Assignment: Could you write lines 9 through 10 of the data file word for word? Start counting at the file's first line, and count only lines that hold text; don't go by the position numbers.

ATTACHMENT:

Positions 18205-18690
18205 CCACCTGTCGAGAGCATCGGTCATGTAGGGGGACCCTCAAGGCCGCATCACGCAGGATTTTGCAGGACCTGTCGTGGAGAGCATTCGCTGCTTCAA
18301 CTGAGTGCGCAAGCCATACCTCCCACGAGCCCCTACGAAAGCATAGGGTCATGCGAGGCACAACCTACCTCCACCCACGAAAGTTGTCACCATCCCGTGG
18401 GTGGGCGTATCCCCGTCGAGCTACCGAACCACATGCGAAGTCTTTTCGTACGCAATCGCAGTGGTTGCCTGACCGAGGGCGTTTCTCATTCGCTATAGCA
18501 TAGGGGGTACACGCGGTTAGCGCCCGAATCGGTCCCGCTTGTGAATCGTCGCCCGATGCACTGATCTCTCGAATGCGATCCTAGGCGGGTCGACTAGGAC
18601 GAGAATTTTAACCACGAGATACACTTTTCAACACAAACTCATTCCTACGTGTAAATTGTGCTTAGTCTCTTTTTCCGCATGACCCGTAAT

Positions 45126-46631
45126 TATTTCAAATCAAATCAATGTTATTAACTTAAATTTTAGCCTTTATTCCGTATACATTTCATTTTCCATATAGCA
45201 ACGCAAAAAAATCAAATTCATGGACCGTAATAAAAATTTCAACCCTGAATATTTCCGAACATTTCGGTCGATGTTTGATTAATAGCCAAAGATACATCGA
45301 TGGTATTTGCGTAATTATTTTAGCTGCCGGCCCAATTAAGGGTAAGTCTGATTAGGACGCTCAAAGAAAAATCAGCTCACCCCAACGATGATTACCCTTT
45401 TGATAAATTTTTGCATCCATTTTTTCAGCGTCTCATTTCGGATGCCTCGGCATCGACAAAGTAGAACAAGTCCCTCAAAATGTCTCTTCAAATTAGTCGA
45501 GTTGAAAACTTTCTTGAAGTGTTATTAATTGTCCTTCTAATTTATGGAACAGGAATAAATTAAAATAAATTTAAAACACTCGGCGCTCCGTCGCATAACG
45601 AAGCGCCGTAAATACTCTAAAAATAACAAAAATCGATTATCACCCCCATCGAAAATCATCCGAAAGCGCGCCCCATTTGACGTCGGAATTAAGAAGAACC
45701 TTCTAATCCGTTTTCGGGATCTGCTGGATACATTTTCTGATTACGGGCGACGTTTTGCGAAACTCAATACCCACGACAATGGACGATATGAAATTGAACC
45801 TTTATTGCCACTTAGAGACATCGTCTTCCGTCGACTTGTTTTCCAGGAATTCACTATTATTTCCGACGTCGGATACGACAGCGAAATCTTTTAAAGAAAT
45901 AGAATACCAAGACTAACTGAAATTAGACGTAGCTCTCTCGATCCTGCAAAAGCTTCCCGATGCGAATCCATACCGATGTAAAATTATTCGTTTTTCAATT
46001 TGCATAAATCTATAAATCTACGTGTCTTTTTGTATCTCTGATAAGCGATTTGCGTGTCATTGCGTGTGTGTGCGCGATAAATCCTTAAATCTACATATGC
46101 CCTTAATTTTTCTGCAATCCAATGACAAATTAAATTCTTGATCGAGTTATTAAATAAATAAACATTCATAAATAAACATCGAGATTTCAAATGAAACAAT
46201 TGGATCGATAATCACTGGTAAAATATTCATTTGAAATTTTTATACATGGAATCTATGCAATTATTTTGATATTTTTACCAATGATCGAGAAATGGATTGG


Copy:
45201 ACGCAAAAAAATCAAATTCATGGACCGTAATAAAAATTTCAACCCTGAATATTTCCGAACATTTCGGTCGATGTTTGATTAATAGCCAAAGATACATCGA
45301 TGGTATTTGCGTAATTATTTTAGCTGCCGGCCCAATTAAGGGTAAGTCTGATTAGGACGCTCAAAGAAAAATCAGCTCACCCCAACGATGATTACCCTTT